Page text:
Before doing anything, I decided to make sure I did a complete backup of everything that I could at that moment. I felt that the WP database was still intact on the website server. So, logging in to the CPanel of the website, I downloaded the various backups, including the databases that I had on the server. I also downloaded the WP directory from the server onto my local hard drive. I like using the FireFTP addon for Firefox. It is quick, easy to use, and convenient to provide FTP access for any website that you maintain.

After doing those things, I wanted some additional confirmation on the manual WP update procedure. I found this article on How to Recover from Failed WordPress Upgrade. The procedure was inline with the WP instructions, however, there were a few more details that made it easier to understand. Below is the procedure from WP. I am also adding my comments to it.

The following instructions assumes that you have your WordPress files installed in a separate directory on your web hosting account. Example would be: www.jimwarholic.com/blog or you might have the directory named wordpress or other instead of blog.

Step 1: Replace WordPress files

  1. Get the latest WordPress zip (or tar.gz) file. (I used the zip file and saved it on my computer hard drive).
  2. Unpack (unzip) the zip file that you downloaded.
  3. Delete the following two directories (inside your WP directory) on the web host using FTP or shell access (I used FireFTP):
    1. wp-includes
    2. wp-admin
  4. Upload the new wp-includes and wp-admin directories (directories are “folders” from the computer hard drive) to your web host in the WP directory. Because the old directories have been deleted from the web server, the new ones will take their place.
  5. Read this next step twice and follow it carefully. Upload the individual files from the new wp-content folder (located on your local computer hard drive) to your existing wp-content folder (on the web hosting server in the WP directory), overwriting existing files. Do NOT delete your existing wp-content folder. Do NOT delete any files or folders in your existing wp-content directory (except for the one being overwritten by new files). This will replace only the files that need to be replaced, but maintain the other files within the wp-content directory.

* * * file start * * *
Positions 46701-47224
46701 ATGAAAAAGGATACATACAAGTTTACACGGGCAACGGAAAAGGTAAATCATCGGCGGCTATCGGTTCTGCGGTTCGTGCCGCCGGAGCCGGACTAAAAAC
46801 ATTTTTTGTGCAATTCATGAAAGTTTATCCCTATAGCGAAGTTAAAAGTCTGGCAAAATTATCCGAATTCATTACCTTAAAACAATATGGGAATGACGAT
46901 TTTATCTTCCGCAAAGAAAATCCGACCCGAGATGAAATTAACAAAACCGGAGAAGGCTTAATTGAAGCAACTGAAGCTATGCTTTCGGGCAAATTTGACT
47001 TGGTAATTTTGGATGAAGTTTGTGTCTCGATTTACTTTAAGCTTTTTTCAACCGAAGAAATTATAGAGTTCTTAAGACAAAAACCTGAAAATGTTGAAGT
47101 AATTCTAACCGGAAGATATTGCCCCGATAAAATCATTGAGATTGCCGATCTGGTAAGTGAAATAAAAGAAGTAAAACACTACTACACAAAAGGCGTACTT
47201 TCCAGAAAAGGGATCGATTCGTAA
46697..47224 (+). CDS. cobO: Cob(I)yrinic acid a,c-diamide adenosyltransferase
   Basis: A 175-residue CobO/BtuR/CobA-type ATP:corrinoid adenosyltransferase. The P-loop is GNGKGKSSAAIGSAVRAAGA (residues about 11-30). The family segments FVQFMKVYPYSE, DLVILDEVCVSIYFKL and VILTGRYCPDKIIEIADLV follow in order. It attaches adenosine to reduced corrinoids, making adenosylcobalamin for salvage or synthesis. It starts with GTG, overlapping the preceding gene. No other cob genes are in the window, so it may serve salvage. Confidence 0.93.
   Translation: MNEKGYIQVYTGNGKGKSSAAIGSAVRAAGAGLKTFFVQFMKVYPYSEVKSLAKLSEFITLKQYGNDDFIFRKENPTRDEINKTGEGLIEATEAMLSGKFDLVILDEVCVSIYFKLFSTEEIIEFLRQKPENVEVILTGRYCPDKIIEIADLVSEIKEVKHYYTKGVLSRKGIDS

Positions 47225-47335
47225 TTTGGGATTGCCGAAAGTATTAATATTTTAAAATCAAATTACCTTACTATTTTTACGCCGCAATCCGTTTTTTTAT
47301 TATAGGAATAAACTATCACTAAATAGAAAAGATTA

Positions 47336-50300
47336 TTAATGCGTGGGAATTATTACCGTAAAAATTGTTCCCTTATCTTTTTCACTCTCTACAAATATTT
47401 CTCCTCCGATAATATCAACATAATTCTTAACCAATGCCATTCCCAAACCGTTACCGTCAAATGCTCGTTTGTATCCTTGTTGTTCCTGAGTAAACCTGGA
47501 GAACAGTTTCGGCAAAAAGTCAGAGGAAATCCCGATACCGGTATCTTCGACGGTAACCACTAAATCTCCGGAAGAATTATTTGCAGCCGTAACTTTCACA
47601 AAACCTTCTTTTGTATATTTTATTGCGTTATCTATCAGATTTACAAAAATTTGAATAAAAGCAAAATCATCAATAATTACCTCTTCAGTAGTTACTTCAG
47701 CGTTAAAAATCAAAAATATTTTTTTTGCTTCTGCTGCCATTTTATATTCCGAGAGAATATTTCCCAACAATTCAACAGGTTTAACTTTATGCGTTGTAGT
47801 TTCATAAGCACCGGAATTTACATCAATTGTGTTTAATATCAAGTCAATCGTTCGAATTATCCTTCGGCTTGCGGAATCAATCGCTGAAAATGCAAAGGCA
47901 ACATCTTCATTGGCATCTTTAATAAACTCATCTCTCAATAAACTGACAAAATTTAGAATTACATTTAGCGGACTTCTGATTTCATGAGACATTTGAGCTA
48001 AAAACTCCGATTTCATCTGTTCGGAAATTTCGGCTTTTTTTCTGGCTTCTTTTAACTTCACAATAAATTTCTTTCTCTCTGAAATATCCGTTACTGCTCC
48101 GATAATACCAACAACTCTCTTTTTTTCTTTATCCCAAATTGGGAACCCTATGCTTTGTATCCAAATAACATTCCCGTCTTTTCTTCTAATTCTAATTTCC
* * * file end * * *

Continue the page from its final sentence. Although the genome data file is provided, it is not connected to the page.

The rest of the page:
6. Upload all new loose files from the root directory of the new version (located on your local computer hard drive) to your existing wordpress root directory on the web host.

NOTE – you should replace all the old WordPress files with the new ones in the wp-includes and wp-admin directories and sub-directories, and in the root directory (such as index.php, wp-login.php and so on). Don’t worry – your wp-config.php will be safe.

Be careful when you come to copying the wp-content directory. You should make sure that you only copy the files from inside this directory, rather than replacing your entire wp-content directory. This is where your themes and plugins live, so you will want to keep them. If you have customized the default or classic themes without renaming them, make sure not to overwrite those files, otherwise you will lose your changes. (Though you might want to compare them for new features or fixes..)

Lastly you should take a look at the wp-config-sample.php file, to see if any new settings have been introduced that you might want to add to your own wp-config.php.
Step 1.5: Remove .maintenance file

If you’re upgrading manually after a failed auto-upgrade, delete the file .maintenance from your WordPress directory using FTP. This will remove the “failed update” nag message.
Step 2: Update your installation

Visit your main WordPress admin page at /wp-admin. You may be asked to login again. If a database upgrade is necessary at this point, WordPress will detect it and give you a link to a URL like http://example.com/wordpress/wp-admin/upgrade.php. Follow that link and follow the instructions. This will update your database to be compatible with the latest code. You should do this as soon as possible after step 1.

In my case, when I logged back in (and I was able to log back in now), I was indeed prompted to update the database before continuing. All I had to do was click the link button and follow simple instructions to update the database.

Low and behold, success. Everything was back to normal, and actually seemed to be functioning better. I did have some further updates to do for the pluggins, but those went smoothly using the automatic update links for the plugins themselves.

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Apple iPad 2 Writing a WordPress Blog Post




iPad 2 Review Well, I’ve had my iPad for about two weeks now and I thought I would see what happens to my voice dictation when I’m recording using an application called “Dragon Dictation” to automatically go from voice to text. That first sentence was entered into this blog posting using the dictation mode and [...]